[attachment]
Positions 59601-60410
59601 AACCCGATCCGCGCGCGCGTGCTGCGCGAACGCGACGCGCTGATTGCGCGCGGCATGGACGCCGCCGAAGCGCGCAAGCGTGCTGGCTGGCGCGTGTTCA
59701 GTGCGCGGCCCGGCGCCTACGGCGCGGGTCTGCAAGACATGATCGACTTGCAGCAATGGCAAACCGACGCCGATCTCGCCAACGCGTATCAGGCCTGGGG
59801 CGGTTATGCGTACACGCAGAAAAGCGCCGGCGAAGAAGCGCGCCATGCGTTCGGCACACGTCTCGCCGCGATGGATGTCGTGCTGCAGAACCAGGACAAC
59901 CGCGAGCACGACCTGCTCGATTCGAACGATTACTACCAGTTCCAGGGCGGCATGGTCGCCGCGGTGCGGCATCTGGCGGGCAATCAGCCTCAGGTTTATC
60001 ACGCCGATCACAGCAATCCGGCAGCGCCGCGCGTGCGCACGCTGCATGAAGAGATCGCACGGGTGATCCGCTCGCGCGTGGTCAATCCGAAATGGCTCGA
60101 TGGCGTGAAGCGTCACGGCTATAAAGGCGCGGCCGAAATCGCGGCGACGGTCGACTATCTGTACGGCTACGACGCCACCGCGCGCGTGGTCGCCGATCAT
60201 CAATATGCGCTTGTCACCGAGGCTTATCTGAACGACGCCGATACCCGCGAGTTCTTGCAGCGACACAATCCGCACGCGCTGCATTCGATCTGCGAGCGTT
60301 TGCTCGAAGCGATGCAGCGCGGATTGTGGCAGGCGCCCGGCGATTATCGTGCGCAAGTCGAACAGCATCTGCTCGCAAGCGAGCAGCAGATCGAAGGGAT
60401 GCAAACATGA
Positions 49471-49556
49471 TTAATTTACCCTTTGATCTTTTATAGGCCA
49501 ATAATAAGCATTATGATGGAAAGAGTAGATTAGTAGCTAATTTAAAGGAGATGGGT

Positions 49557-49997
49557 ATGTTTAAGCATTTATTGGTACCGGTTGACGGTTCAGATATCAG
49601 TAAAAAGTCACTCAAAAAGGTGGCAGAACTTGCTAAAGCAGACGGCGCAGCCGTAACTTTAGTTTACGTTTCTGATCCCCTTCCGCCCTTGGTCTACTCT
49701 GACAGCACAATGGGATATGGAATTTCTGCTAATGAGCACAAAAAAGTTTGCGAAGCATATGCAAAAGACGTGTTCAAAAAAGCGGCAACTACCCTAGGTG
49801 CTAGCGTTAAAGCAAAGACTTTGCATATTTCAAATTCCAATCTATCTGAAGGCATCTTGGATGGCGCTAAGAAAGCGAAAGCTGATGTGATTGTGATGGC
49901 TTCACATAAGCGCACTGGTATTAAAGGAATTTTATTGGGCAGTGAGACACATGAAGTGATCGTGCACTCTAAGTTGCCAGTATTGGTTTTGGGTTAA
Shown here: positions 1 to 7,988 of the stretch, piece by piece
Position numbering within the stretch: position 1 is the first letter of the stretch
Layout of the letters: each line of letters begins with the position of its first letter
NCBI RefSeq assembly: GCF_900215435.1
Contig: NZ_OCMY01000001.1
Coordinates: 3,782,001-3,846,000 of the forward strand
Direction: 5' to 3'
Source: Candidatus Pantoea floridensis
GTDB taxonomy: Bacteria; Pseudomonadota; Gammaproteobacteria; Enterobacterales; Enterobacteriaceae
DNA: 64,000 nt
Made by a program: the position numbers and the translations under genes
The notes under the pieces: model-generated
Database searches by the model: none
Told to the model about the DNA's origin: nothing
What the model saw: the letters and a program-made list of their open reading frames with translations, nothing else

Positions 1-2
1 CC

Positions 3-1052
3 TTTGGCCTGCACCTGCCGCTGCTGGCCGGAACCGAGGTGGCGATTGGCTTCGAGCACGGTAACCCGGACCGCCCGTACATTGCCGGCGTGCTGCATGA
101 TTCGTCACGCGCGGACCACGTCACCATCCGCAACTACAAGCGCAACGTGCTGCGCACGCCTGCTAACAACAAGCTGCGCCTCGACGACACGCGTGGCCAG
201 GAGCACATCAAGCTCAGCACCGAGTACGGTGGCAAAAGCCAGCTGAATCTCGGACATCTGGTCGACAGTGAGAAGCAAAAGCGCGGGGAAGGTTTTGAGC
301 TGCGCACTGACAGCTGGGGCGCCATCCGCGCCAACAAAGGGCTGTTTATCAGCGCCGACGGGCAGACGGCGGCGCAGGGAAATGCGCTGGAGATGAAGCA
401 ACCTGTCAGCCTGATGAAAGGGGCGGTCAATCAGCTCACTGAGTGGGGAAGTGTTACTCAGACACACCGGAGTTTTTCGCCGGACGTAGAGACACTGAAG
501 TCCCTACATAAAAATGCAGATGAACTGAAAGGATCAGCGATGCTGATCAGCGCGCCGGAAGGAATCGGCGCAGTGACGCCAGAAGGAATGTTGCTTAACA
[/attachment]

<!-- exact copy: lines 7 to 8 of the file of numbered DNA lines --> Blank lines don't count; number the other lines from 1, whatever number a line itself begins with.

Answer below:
60101 TGGCGTGAAGCGTCACGGCTATAAAGGCGCGGCCGAAATCGCGGCGACGGTCGACTATCTGTACGGCTACGACGCCACCGCGCGCGTGGTCGCCGATCAT
60201 CAATATGCGCTTGTCACCGAGGCTTATCTGAACGACGCCGATACCCGCGAGTTCTTGCAGCGACACAATCCGCACGCGCTGCATTCGATCTGCGAGCGTT